Say your local DSL provider makes you a sweet deal
on an 802.11 package. Or maybe you already have DSL or a cable Internet service and you just bought a wireless router that allows you to roam around your house connected to the Internet. In your own home, what's the worse that could happen if you don't turn on WEP (Wired Equivalent Privacy) or any other 802.11 security options? You could get a visit from the FBI, that's what.
At this year's Black Hat Briefing in Las Vegas, the annual Hacker court involved a scenario where a houseboat sailing up and down the Potomac River was able to use various unsecured wireless networks to access troop deployment plans from the Naval Academy at Annapolis. Presented in the form of a mock court case--including a real live federal court judge--the prosecution laid out how it identified various Web addresses used to launch the intrusion on the Naval Academy. However, when federal agents arrived at the homes matching the Internet addresses, they found the computer hard drives to be lacking any evidence of the crime. All of the homes, however, had 802.11 networks that were not secure, and all bordered the Potomac. Through some silly testimony that I won't explain here, prosecutors ultimately revealed that a houseboat sailing on the river had the ability to receive wireless signals from shore; the occupants of the boat had used the onshore wireless networks to commit their crimes. The prosecution provided forensic evidence of the houseboat's laptop, which contained the incriminating data.
Think that scenario is pretty far-fetched? Not so.
Several weeks before the Black Hat gathering at the end of July, a patent-document company, MicroPatent LLC, suffered a Web-based intrusion and subsequent e-mails demanding 17 million dollars in exchange for the illegally obtained information. Based on digital forensic evidence, federal agents in Virginia (a PDF file) began searching the hard drives of computers found in two homes and one dentist's office in Arlington, Virginia. The hard drives in the two homes and the dentist's office were clean; all had unsecured wireless networks, however. Federal agents instead focused on a name within the extortion e-mail itself.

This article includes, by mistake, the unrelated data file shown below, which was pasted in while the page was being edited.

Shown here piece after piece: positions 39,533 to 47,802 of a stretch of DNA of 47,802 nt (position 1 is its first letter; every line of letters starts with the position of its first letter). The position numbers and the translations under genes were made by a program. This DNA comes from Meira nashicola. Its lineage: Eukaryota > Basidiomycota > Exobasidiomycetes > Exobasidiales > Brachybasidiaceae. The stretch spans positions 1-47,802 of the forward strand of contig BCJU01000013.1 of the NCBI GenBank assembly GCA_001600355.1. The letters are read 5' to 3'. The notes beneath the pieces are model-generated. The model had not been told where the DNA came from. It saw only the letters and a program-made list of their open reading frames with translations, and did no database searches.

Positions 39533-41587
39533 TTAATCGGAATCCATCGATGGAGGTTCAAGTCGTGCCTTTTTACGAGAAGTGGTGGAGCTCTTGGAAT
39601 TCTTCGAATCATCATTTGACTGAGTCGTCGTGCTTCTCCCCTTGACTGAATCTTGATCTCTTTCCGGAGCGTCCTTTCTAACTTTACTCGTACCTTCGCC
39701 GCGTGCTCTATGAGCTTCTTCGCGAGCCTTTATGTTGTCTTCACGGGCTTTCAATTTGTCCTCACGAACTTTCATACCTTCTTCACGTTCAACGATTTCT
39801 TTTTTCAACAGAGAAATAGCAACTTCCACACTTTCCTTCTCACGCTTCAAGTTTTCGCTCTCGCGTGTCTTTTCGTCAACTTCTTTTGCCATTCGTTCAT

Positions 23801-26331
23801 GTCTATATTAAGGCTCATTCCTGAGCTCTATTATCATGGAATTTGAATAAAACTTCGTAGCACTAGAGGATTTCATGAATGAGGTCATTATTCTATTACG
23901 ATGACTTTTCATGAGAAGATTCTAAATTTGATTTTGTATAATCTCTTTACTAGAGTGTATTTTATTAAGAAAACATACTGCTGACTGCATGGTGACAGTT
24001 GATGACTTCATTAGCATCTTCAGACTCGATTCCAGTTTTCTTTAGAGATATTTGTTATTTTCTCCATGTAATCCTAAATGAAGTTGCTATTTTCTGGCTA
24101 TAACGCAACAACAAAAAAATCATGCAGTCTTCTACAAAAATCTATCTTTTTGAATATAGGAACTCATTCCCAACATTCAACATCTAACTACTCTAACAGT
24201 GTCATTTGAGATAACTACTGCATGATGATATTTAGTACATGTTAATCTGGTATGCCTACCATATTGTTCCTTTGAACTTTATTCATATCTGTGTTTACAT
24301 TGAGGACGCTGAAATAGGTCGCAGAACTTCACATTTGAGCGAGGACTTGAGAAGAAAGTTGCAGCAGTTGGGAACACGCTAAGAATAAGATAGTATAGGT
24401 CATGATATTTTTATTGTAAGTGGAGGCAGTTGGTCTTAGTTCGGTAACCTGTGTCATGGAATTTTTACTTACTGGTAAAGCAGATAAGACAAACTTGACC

In your own home, what's the worst that could happen if you don't turn on WEP (Wired Equivalent Privacy) or any other 802.11 security options? You could get a visit from the FBI, that's what.
Shortly afterward, Myron Tereshchuk, 42, was arrested. Owner of a small patent-document firm that was a competitor to MicroPatent LLC, Tereshchuk had been caught allegedly removing files from the U.S. Patent and Trademark Office. Banned from the U.S. Patent and Trademark Office, Tereshchuk blamed MicroPatent and consequently began his campaign against it. In an attempt to obscure the origins of his attack, he used the unsecured Arlington wireless networks. In the end, federal agents found the necessary evidence to arrest Tereshchuk on his hard drives.
What to do
It's not a foregone conclusion that your wireless network will be used by criminals, but it is important that you do your best to protect it. Here are some ways you can secure 802.11:
It's not a foregone conclusion that your wireless network will be used by criminals, but it is important that you do your best to protect it.
Change your name
Start by changing the default name of your network, the Service Set ID (SSID). For example, Tsunami is the default SSID for Cisco's Aironet Access Point, so you want to make sure you're not one of the thousands of Tsunami networks in the world today. Don't use personal info such as your street address in your ID, either. That's too revealing to strangers. Try random numbers instead.
Turn off SSID
If your unit allows for it, turn off SSID broadcasting altogether. This prevents strangers from passively scanning the area and receiving your network's broadcasts.
Protect your intranet
Be sure to place your access points (APs) outside your firewall. If you place your APs inside the firewall and someone breaks into your WLAN, he or she has access to your intranet, too.
Block unknown devices
Restrict your wireless network to known Media Access Connection (MAC) addresses, which are unique identifiers for every hardware device. If you don't know the addresses of the devices on your network, make an audit today. Then you can block rogue devices trying to connect to your net without your permission.
Although WEP by itself will not by itself make your network secure, it's a good first step.
Have you secured your 802.11 home network? Talk back to me.